In this bi-weekly blog series, I explore recent research on homelessness, and what it means for the provision of services to prevent or end homelessness. Follow the whole series!
A community health nurse by background, prevention models have always been of interest to me. While the traditional three levels of prevention (primary, secondary, tertiary) are well known, some are less of part of the common vernacular (primordial, quaternary). In particular, quaternary prevention is interesting to consider:
Quaternary prevention: Protecting persons accessing support systems from the unintended negative effects of utilizing these systems.
In the medical field, this has included considerations of over-medicalization or the need to shift to patient-centred or family-driven care models. In housing and homelessness, we need to consider how service utilization can be an extremely disempowering process, layered on top of the disempowerment felt on housing loss.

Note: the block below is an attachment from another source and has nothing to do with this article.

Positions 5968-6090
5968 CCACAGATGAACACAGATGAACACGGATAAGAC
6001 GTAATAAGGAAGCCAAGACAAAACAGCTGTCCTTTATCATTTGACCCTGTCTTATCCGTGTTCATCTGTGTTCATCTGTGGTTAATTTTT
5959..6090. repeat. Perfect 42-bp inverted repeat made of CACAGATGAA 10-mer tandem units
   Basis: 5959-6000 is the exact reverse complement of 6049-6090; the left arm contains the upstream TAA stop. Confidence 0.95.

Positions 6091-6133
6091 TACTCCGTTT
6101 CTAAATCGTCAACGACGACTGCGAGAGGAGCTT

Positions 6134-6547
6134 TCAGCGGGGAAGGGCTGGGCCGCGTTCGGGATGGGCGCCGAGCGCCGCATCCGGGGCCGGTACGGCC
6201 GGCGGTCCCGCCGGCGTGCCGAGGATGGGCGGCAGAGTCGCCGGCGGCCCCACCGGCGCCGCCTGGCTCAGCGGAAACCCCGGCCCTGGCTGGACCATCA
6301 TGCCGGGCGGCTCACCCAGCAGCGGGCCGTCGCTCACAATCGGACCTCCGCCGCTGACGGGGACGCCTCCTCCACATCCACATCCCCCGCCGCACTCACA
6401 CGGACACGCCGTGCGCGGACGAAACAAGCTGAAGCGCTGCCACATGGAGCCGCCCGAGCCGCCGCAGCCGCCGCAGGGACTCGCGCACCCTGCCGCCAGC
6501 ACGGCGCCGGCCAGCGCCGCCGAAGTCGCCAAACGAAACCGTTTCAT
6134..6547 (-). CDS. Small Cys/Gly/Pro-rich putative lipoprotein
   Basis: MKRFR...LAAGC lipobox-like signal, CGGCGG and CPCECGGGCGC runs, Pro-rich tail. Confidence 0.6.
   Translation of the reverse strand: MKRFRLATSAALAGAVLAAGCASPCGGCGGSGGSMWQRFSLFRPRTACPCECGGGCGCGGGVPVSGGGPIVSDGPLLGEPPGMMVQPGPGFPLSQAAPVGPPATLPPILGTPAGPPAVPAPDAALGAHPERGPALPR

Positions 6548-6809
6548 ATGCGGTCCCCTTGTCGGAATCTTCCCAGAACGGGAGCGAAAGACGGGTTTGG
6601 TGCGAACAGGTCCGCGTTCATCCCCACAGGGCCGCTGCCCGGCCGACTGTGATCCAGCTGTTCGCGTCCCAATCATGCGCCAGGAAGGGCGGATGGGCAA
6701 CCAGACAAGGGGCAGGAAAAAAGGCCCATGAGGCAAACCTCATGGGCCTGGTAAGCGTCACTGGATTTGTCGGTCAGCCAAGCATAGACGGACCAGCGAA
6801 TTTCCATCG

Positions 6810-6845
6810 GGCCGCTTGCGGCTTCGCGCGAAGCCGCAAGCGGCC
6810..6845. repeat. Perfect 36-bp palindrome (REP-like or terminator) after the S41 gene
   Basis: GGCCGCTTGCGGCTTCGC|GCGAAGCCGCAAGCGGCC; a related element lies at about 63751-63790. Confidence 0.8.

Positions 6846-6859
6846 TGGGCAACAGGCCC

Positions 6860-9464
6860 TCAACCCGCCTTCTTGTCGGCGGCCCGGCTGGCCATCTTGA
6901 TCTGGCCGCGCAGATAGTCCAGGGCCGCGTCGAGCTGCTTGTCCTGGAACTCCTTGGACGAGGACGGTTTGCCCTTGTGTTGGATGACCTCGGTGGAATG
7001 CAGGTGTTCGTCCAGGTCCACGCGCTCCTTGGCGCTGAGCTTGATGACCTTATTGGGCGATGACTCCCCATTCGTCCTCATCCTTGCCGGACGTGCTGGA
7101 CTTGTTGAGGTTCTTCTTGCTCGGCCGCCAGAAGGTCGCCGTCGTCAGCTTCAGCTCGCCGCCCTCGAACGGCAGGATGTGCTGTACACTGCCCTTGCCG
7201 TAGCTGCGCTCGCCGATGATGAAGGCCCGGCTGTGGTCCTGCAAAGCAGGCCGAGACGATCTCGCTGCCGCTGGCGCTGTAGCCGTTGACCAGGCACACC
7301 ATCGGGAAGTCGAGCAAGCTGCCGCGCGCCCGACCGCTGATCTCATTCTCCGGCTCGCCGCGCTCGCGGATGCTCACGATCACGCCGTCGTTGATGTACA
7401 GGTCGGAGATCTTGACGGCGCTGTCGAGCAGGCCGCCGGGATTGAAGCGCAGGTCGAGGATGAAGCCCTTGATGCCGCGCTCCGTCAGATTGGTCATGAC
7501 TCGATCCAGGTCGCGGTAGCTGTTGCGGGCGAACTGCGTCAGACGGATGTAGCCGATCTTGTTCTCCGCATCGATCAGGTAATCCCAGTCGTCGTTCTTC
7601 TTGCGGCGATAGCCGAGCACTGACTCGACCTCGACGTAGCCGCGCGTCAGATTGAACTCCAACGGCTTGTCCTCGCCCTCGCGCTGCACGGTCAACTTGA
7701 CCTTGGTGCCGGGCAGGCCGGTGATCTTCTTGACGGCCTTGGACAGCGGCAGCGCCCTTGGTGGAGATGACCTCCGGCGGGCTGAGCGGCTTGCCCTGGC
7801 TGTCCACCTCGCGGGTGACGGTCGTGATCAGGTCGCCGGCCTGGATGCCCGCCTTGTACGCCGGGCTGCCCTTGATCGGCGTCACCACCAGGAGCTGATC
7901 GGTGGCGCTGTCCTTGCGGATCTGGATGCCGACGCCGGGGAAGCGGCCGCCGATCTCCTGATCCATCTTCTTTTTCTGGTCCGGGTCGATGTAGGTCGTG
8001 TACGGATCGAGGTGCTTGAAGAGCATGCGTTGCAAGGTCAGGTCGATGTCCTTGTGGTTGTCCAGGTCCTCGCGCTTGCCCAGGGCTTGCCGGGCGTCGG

What does this have to do with a blog on research? Well, what if research could be used as a form of quaternary prevention, as a space for people experiencing homelessness to empower themselves?
Bruno De Oliveira of the University of Brighton tried exactly this, designing a participatory action research project that invited those with lived experiences of homelessness to contest social discourses related to housing loss. A team consisting of a PhD student, 3 community co-researchers, and two art students analyzed media depictions of homelessness and used art to create an exhibition that challenged these depictions, offering an alternative perspective.
The project saw a number of practical empowerment related outputs:
The art exhibit was viewed by over 500 individuals in their community.
Community co-researchers gained skills in critical analysis.
Mainstream media covered the exhibit, which notably was critical of their own stories.
Community co-researchers expressed a feeling of empowerment.
While small, this study highlights how research can be used not only as a tool for knowledge creation, but also in-and-of-itself as a space for empowerment/quaternary prevention.